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there there.jpg 6. There, There by Tommy Orange

Narrators: Darrell Dennis, Shaun Taylor-Corbett, Alma Cuervo, Kyla Garcia

Run time: 8 hours

Audible | Libro.fm | Overdrive

Tommy Orange’s debut, a multi-generational story centered on the Big Oakland Powwow, is a novel built by weaving—of narrative, of experience, of pain, of love, of family. So it only makes sense that the audiobook would do some weaving of its own by employing multiple narrators to take on the telling of the story of Jacqui Red Feather, Dene Oxedene, Opal Viola Victoria Bear Shield and nine other voices in the scattered group’s urban Oakland orbit. All four narrators infuse Orange’s prose with the poetry it inherently contains, but none go overboard into caricature. The characters’ voices flow from the speakers like they are the real, urban Native Americans Orange has written them to be. You might want to have a print copy of the book to re-read parts when you finish listening, but to miss out on the audio would be a real loss.

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not that bad.jpg 7. Not That Bad: Dispatches from Rape Culture edited by Roxane Gay

Narrators: Roxane Gay, Gabrielle Union, Ally Sheedy, Amy Jo Burns, Lyz Lenz, Claire Schwartz, Aubrey Hirsch, Jill Christman, Lynn Melnick, Brandon Taylor, Emma Smith-Stevens, A.J. McKenna, Lisa Mecham, Vanessa Mártir, xTx, Sophie Mayer, Nora Salem, V.L. Seek, Michelle Chen, Liz Rosema, Anthony Frame, Samhita Mukhopadhyay, Miriam Zoila Pérez, Zoe Medeiros, Sharisse Tracey, Stacey May Fowles, Elisabeth Fairfield Stokes, Meredith Talusan, Nicole Boyce, Elissa Bassist

Run time: 8 hours and 41 minutes

Audible | Libro.fm | Overdrive

This collection of essays from every angle of modern American rape culture, edited with palpable care by Roxane Gay, will be exhaustingly familiar to the majority of listeners. It’s absolutely necessary reading, but it’s also stomach-churning and impossible (at least emotionally) to finish in a single sitting. The audiobook version will hook you, especially when you discover how much emotional dimensionality each writer brings to their narration of their own first-person essay. Some read musically, some with rage, some with a studied flatness, some with no discernible style at all, but all make their experiences real. Use the audiobook as a tool to push through the most challenging narratives, with each writer’s strength urging you into an ever-evolving state of empathy.

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8. Circe by Madeline Miller

Narrator: Perdita Weeks

Run time: 12 hours and 8 minutes

Audible | Libro.fm | Overdrive

Madeline Miller’s newest Greek mythology opus topped many summer reading lists, so you might have already devoured the often dreamy, always infuriating story of the banished island-witch, Circe. But this lyrical novel deserves a second read, especially in the form of Perdita Weeks’ audio performance. In the clip below, Circe describes the halls of Oceanus’ gilded palace as “smoothed by centuries of divine heat,” but she might as well be describing Weeks’ soothing, almost preternaturally still narration. Her performance makes Circe’s forced interiority a vibrant thing that roils with more life and imagination than any of the gods and nymphs whose worse behaviors never led to their own banishment.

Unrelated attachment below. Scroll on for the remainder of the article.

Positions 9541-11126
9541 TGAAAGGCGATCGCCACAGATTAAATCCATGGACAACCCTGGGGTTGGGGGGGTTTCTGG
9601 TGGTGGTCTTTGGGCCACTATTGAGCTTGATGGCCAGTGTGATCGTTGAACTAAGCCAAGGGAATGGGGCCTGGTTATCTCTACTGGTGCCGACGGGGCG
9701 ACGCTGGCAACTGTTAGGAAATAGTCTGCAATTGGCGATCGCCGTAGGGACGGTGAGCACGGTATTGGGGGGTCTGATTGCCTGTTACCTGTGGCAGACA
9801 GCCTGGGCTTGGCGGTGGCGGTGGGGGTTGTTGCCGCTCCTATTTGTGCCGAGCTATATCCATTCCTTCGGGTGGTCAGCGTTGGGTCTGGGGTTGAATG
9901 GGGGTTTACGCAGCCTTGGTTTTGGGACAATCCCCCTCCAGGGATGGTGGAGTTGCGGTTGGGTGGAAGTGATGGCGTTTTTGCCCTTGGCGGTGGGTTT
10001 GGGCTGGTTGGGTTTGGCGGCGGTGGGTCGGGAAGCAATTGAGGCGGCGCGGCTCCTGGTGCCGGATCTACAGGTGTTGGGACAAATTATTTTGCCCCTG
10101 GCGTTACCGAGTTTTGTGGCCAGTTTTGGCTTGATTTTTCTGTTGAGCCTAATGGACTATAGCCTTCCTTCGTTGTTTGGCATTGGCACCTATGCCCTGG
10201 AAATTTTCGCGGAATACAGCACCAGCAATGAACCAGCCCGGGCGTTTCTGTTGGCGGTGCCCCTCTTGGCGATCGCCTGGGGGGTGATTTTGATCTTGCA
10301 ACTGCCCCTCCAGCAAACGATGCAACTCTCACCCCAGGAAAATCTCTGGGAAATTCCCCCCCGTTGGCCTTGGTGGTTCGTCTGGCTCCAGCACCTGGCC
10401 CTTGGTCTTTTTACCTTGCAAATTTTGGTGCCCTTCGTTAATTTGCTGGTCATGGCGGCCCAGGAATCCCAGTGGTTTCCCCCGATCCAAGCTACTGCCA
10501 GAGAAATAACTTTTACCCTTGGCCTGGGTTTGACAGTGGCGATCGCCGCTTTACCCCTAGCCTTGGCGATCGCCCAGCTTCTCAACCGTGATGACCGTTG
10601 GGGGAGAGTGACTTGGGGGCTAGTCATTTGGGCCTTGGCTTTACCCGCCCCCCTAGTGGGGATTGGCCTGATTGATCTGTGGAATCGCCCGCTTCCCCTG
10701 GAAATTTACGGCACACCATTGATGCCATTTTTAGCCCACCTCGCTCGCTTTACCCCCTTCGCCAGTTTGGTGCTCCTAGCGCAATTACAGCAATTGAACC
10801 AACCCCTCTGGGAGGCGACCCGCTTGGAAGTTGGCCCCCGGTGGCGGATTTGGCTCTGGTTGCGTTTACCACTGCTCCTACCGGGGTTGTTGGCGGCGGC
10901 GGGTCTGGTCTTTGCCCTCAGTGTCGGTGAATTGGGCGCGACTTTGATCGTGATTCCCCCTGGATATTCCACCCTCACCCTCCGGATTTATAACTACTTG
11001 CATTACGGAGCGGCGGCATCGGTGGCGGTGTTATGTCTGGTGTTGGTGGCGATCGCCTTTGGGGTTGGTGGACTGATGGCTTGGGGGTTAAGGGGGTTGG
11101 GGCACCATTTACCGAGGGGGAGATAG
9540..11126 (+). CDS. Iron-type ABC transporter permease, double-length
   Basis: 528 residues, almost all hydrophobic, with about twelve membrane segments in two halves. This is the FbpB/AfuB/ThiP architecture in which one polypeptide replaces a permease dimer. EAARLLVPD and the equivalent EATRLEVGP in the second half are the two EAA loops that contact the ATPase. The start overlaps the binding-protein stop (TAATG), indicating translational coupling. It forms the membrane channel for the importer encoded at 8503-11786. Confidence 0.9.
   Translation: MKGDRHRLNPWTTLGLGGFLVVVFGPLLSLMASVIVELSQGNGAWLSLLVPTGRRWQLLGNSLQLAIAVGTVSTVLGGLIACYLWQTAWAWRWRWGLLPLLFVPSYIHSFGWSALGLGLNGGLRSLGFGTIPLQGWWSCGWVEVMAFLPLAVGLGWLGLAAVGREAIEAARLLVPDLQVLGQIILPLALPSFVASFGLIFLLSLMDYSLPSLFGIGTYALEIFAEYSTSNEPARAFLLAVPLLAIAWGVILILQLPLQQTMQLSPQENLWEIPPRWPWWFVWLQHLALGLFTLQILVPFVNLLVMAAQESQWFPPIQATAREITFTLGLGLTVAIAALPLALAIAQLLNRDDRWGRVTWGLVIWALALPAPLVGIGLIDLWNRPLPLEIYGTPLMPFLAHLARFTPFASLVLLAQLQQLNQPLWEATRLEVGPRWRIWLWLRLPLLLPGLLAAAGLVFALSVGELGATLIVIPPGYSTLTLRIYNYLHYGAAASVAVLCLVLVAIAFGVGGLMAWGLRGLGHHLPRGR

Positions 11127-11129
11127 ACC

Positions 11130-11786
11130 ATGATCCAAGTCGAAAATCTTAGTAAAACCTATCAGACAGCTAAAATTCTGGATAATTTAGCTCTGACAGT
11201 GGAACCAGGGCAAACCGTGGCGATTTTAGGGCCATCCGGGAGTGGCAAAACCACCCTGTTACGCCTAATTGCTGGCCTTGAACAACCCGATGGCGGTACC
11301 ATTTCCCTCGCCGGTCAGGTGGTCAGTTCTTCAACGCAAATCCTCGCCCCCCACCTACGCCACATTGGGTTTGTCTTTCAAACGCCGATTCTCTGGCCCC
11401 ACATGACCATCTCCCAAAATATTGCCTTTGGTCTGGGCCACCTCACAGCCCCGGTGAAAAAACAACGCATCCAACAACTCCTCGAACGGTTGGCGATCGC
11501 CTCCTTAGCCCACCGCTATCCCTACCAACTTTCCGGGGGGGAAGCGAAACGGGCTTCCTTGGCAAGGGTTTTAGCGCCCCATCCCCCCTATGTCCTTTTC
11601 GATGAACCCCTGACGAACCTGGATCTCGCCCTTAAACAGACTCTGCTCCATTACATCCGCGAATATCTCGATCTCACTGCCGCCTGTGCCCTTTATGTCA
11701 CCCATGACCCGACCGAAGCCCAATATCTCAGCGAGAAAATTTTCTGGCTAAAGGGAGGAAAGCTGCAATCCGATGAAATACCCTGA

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educated.jpg 9. Educated by Tara Westover

Narrator: Julia Whelan

Run time: 12 hours and 10 minutes

Audible& | Libro.fm | Overdrive

Educated is the kind of memoir that you’ll wish was read by the writer who lived through it all. But if we couldn’t get Tara Westover to recount the story of her self-education after a childhood spent isolated with her survivalist family, there’s no better substitute than Julia Whelan (who’s as close to audiobook royalty as you can get). Careful, crisp and warm, Whelan’s narration makes every beat of Westover’s story ring with truth, rendering even the most gut-wrenching anecdotes utterly sound. This is going to be a book club pick for the next decade; listen to it now and be ahead of the game.

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tess of the road.jpg 10. Tess of the Road by Rachel Hartman

Narrator: Katharine McEwan

Run time: 16 hours and 15 minutes

Audible | Libro.fm | Overdrive

Whether you’ve been a Rachel Hartman fan since her debut or you’re new to the Seraphina author’s dragon-filled Southlands, Tess of the Road is for you. Raw, angry and self-immolating, the titular Tess is not someone whose head is easy to live in. But in Katharine McEwan’s empathetic narration, the traumas that led Tess to become a biting, feral person unknot themselves, healing both Tess and the listener. Tess, like Circe in the previous selection, suffers trauma that forcibly resets her life. But McEwan, like Weeks, takes care to make both her heroine’s suffering and healing equally grounded.

If that empathetic skill weren’t enough, Weeks kills at Tess of the Road’s bonus audio-friendly element: All the strange, serpentine lisping of the Quigutl language Tess speaks with her gender-fluid quigutl best friend, Pathka.


Alexis Gunderson is a TV critic and audiobibiliophile whose writing has appeared on Forever Young Adult , Screener and Birth.Movies.Death. She’ll go 10 rounds fighting for teens and intelligently executed genre fare to be taken seriously by pop culture. She can be found @AlexisKG.